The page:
I called customer service and was told that they had had issues with the firmware update over the past few weeks and it was taking some routers out.  Mine was one of those affected.  So why are they still sending out a firmware update which is known to brick routers?  And why sell routers with an out of date firmware - they should be reconfigured before sale if this was likely to be a problem. Selling something with a known issue isn't good customer service at all.

Replacement router?  No problem. Only not in store.  That is only available to new customers.  Us poor saps who have had our routers taken out by a buggy O2 firmware update we didn't want, need to, or ask for, have to wait to have one posted.  It needs to be signed for so we have to be in all day.

Crap O2 customer service that.  Really abysmal.

After a lot of complaint my router is due tomorrow morning.  We will see.

In the meantime I went out and bought a Netgear N300 router to get me online while I wait for O2 to pull their finger out.  The Netgear is noticably faster than the O2 router.

If you want broadband then the speed from O2 is good (for me at least).  Just a shame about their customer service.

My thanks to my friendd Sarah for setting up the Netgear.

Posted by Kate Phizackerley on Saturday, March 03, 2012

I didn't know Anne had passed until I saw the news this morning.  So many of my favourite writers have now passed, perhaps that is a sign if getting old.  Frank Herbert, Asimov, Robert Jordan, Heinlein, and the great David Eddings. I miss them. There are too few writers of their calibre today - Janny Wurts is one, Trudi Canavan comes close. Surely there are still great fantasy writers, but these days getting published is harder than ever.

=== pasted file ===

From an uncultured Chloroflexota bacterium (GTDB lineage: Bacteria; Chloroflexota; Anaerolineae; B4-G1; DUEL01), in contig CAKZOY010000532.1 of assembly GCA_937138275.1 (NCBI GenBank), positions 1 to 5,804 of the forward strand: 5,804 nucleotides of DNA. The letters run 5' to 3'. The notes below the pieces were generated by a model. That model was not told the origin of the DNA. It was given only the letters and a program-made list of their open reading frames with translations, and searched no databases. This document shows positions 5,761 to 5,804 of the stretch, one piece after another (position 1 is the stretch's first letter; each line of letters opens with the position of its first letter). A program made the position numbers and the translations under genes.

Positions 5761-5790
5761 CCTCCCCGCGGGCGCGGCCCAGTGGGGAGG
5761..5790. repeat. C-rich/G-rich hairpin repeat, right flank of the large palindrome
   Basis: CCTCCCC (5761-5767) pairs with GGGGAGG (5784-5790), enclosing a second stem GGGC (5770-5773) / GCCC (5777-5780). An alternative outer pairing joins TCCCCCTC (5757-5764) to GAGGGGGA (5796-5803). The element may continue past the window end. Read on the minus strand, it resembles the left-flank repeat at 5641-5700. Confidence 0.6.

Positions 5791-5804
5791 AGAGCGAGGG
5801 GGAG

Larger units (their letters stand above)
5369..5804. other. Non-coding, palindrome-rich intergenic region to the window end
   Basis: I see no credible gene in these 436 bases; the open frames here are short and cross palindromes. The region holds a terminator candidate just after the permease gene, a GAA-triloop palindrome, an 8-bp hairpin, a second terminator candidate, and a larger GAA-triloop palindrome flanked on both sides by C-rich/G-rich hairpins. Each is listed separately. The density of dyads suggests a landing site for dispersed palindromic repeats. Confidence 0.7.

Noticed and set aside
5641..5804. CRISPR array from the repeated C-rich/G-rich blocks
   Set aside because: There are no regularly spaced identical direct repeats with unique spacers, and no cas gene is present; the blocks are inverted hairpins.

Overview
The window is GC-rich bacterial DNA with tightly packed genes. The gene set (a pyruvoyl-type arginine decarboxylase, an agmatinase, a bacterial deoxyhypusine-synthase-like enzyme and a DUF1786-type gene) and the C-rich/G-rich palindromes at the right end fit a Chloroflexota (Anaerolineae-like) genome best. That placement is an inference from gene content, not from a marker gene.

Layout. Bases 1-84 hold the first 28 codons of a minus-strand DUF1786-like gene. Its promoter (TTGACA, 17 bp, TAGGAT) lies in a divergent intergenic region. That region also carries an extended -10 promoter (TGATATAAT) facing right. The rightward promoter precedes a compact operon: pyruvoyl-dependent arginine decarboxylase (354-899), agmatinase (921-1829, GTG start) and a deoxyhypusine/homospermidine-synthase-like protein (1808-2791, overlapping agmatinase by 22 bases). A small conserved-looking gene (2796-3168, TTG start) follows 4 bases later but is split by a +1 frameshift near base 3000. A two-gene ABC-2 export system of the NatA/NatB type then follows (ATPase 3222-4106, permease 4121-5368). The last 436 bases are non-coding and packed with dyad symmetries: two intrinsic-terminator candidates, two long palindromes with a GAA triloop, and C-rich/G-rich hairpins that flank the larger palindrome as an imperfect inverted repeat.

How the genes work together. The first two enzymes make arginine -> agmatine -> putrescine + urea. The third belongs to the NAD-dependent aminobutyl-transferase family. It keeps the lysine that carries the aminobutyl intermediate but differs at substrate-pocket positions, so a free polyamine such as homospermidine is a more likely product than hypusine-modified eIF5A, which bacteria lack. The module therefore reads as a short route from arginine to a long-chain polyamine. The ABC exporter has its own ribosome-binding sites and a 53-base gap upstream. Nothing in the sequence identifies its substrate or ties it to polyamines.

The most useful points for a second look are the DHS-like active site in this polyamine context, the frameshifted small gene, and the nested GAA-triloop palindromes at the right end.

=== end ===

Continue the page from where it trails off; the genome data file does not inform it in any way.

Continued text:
But none of those could tell a story quite so well as Anne McCaffrey. She may be known for Pern but her best books may be set on other worlds. The Crystal Singer trioligy is one. The Freedom set is great, or at least the first three are. Nimisha's ship is simply fabulous and I always felt there should have been a sequel. And the Tower and the Hive set.

All wonderful.

She was quite simply one of the outstanding authors of the 20th century. The one piece of good news is that I saw at the same time that Dragonflight is to be made into a movie. At last for Pern - although I think Nimisha's Ship would be the better movie, but the studios like sequels so Pern it is. And genuinely good news. It is also pleasing that it was signed before Anne's death so she had the pleasure of knowing a new generation will be introduced to her magnificent creation.

I do wonder though. Had the movies been made sooner would Anne McCaffrey be more famous than Jo Rowling? I think she would.